Hyperledger Fabric, the open-source blockchain-based distributed ledger that was created by the Linux Foundation, has reached version 1.0. The project intends to advance cross-industry collaboration on the development of blockchain and distributed ledger technology, with a focus on performance and reliability. The project targets a variety of use cases like global supply chain managing, financial transactions, asset ledgers and decentralized social networking, but has no intention to build its own cryptocurrency.
According to Brian Behlendorf, Executive Director of the Hyperledger Fabric project, version 1.0 follows more than a year of work by the project's members, which includes big technology companies like Cisco, IBM, Intel and Red Hat, and financial firms like J. P. Morgan, Wells Fargo and Deutsche Börse Group. Behlendorf believes the project has matured enough and is ready for implementation in production environments, where some final minor issues can be resolved and the speed of transactions improved.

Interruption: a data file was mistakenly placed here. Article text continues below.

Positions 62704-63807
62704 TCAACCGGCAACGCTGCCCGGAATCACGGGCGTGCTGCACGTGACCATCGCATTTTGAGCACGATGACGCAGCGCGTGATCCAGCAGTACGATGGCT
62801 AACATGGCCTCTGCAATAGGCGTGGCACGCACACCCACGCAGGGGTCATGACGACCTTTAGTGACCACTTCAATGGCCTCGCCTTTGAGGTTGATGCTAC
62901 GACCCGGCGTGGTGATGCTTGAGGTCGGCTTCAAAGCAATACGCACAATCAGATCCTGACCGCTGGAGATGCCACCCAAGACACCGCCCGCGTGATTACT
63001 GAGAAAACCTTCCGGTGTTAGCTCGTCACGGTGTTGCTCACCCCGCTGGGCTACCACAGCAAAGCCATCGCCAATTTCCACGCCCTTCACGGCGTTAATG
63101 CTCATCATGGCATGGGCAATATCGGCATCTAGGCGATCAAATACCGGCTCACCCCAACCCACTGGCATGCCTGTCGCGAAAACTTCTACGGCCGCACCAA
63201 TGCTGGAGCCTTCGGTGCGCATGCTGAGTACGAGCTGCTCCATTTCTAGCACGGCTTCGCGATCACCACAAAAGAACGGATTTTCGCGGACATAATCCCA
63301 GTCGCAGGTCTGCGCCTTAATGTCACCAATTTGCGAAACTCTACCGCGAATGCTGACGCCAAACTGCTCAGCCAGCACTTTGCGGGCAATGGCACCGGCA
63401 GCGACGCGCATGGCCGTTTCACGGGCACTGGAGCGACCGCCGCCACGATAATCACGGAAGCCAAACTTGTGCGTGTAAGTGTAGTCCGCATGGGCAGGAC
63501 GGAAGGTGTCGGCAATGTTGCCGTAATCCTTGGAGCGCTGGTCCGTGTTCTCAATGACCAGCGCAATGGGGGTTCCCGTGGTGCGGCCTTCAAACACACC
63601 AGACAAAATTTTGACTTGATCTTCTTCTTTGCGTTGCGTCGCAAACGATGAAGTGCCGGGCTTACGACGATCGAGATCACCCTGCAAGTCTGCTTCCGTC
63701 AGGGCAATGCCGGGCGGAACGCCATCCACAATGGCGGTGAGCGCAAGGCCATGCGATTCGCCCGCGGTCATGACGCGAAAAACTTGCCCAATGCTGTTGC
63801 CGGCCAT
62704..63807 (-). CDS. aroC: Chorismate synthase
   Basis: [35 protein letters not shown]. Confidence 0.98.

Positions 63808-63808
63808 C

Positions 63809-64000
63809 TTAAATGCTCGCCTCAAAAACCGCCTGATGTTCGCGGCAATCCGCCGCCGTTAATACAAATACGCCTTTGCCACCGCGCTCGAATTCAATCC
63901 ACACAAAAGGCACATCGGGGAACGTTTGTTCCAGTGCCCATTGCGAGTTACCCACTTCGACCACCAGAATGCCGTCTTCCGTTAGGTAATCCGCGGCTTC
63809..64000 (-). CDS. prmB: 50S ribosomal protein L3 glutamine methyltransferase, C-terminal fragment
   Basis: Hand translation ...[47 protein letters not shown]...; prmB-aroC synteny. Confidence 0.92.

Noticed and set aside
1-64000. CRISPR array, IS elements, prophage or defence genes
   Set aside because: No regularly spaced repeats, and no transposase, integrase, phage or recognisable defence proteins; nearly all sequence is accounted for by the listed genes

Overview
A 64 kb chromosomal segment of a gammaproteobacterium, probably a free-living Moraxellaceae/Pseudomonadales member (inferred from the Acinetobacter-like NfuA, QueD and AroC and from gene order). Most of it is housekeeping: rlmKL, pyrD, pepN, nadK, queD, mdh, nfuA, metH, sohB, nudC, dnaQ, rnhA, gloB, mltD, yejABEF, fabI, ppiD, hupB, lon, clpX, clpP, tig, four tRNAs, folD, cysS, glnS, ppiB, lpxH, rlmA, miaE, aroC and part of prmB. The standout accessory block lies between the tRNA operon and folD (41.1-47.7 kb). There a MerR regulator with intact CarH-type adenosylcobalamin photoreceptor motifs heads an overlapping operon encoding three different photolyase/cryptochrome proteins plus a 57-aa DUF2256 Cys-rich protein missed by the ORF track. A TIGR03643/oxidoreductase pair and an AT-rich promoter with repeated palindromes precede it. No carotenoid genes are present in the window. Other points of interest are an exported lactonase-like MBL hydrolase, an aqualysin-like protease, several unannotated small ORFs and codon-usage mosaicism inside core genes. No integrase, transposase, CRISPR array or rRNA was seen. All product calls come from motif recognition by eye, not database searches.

"After 16 months, we have arrived at the 1.0 release. It’s a more mature release and a real belief by developers that within some constraints, we push it into production. We are still learning the DevOps of blockchain. There is still fine-tuning required in the fabric to maximize transactions per second."
Until recently, blockchain technology was mostly used in cryptocurrencies like Bitcoin, whose value set a new record recently. But lately, many companies have been exploring ways to apply the technology in a variety of other fields. Microsoft and Accenture are building a digital identification network and IBM has launched a service based on Hyperledger Fabric that allows developers to build blockchain networks on the company's Cloud. Even governments are getting their hands on the technology.
Source: TechCrunch | Globe image via Shutterstock
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